Shah developed a pharmacist suicide prevention plan with the county council’s public health team when she was chief executive of Kent LPC, up to December 2021. She obtained £134,000 funding to pay pharmacists for interventions. But the scheme was not implemented after she moved on to North East London.

“We need the time to be able to do this work and we need to be remunerated for that time," she says. “Everyone should be able to help a patient in immediate need but if the government wants suicide prevention to be a specific part of our workload it needs to fund it.”

One problem is a lack of communication and explanation. When GPs restrict the supply of medicines to patients at risk, they don’t always tell pharmacists the reason. “If the pharmacy team knew that there was a limited supply due to the risk of someone harming themselves, they could be more vigilant,” says Dr Gorton.


Identifying patients at risk


“Anyone can feel suicidal, regardless of diagnosis,” says Dr Gorton. “Between two-thirds and three-quarters of people who die by suicide aren’t in specialist mental health care.”

The Office for National Statistics (ONS) reports that since 2010 men aged 45 to 64 years have had the highest age-specific suicide rates. More broadly, “people might be particularly vulnerable when they are starting treatment or changing treatments,” explains Dr Gorton.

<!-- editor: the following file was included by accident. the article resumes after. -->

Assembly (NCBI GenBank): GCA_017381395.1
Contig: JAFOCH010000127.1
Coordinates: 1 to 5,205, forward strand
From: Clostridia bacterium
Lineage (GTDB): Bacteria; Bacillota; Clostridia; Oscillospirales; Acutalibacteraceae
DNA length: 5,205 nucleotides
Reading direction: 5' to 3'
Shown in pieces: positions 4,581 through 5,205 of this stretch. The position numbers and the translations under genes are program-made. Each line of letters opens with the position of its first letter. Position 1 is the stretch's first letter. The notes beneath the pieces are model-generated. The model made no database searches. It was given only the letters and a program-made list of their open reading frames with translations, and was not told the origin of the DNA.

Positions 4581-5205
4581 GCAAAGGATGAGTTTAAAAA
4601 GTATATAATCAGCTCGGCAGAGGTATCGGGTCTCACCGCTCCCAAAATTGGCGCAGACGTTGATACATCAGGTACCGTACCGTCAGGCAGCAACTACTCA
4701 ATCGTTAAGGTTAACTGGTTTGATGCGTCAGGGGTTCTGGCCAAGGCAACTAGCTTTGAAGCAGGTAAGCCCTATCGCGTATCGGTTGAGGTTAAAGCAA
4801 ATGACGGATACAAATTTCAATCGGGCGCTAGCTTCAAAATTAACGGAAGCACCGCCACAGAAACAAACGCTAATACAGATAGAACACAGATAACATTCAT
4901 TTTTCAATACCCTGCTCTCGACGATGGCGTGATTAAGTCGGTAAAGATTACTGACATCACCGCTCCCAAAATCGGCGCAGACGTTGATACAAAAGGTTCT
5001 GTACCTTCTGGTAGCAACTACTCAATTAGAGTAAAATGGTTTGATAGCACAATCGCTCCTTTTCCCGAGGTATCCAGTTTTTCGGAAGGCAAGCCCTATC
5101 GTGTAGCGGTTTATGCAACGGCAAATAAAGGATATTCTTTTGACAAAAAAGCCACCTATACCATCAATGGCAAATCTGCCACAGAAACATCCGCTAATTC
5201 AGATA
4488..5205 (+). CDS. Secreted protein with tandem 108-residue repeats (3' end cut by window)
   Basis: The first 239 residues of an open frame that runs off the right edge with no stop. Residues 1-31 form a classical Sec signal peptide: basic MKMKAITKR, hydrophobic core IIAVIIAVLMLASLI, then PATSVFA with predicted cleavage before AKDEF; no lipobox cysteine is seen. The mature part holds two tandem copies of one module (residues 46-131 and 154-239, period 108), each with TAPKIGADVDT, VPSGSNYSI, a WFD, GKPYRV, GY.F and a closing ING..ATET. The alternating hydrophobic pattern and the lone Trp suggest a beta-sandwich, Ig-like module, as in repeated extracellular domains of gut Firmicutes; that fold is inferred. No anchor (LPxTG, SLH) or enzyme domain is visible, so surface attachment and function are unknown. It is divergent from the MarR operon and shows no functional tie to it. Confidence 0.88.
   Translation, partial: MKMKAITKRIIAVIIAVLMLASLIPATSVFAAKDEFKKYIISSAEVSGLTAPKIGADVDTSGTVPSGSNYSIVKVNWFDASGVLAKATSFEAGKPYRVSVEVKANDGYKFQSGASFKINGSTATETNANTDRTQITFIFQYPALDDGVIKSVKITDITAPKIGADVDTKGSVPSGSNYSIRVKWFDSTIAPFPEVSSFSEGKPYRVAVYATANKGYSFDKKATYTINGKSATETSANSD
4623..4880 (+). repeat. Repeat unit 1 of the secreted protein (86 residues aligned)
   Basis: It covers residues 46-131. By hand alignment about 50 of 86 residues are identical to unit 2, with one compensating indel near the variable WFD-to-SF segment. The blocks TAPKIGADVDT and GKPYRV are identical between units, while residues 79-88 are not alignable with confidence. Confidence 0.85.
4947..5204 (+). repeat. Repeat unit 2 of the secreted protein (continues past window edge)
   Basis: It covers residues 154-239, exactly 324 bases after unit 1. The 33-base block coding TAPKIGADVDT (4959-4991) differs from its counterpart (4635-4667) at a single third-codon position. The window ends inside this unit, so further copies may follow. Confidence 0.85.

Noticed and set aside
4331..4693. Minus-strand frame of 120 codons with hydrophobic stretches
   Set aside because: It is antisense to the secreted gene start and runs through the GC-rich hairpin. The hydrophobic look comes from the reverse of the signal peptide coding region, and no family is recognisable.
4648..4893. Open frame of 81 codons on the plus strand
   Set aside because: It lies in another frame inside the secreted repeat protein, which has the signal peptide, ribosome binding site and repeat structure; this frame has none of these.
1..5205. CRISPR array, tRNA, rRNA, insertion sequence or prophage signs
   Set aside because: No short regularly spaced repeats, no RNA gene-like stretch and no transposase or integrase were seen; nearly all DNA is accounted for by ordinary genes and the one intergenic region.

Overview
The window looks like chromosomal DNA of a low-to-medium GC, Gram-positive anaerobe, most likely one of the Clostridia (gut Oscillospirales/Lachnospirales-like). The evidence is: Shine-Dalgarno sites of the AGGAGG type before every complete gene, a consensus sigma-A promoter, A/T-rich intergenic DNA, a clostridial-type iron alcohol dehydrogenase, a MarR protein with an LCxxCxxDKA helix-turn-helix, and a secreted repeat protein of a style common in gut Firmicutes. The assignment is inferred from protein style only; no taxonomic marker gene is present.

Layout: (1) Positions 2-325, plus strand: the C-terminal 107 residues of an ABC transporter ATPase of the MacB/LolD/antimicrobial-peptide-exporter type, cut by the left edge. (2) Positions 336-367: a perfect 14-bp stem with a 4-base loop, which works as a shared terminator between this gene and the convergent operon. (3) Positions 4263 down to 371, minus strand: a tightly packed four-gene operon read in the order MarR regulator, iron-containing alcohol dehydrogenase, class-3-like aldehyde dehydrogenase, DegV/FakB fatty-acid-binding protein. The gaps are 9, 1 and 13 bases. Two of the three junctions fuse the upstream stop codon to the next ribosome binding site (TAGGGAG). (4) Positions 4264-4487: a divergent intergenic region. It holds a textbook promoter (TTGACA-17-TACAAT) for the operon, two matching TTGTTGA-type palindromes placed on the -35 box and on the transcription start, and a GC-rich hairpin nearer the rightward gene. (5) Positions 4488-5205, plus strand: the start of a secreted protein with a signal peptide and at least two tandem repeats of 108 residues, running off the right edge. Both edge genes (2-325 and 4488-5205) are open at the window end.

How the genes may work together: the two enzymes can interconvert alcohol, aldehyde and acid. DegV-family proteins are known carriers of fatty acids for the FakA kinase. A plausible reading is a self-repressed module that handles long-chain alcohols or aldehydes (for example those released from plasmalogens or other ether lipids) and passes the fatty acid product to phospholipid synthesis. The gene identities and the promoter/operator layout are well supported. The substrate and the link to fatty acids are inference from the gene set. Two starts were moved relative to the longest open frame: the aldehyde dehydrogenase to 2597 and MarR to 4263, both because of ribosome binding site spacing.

A pilot scheme is testing including depression in the NHS community pharmacy new medicine service. Running until 31 March next year, it emphasises shared decision-making and supporting patients to manage side effects. Eight primary care networks (PCNs) are taking part. It includes a review of training and clinical support needs for the pharmacists involved.

Read more: Boots launches online mental health services following demand from patients

But there are wider factors to consider. Pharmacists know their patients and can see “if something significant is happening in their lives or they’ve been diagnosed with an illness or long-term condition,” says Shah. “If they have lost a loved one, they come in to dispose of old medicines and we can identify if someone is feeling depressed.” Other triggers include relationship breakdowns, money worries and problems at work.


Have the conversation


“People worry that if they talk about suicide, it might put the idea into somebody’s head. With some very narrow exceptions, any conversation about suicide is way more likely to prevent it than encourage it,” says Dr Crepaz-Keay. (One key exception is detailed discussion of means.)

Dr Gorton agrees but warns, “be prepared for the answer to be yes”. Think about what you’d do next – does the person need emergency help? Should you contact any health professionals already involved in their care? Or signpost them to sources of support and advice?”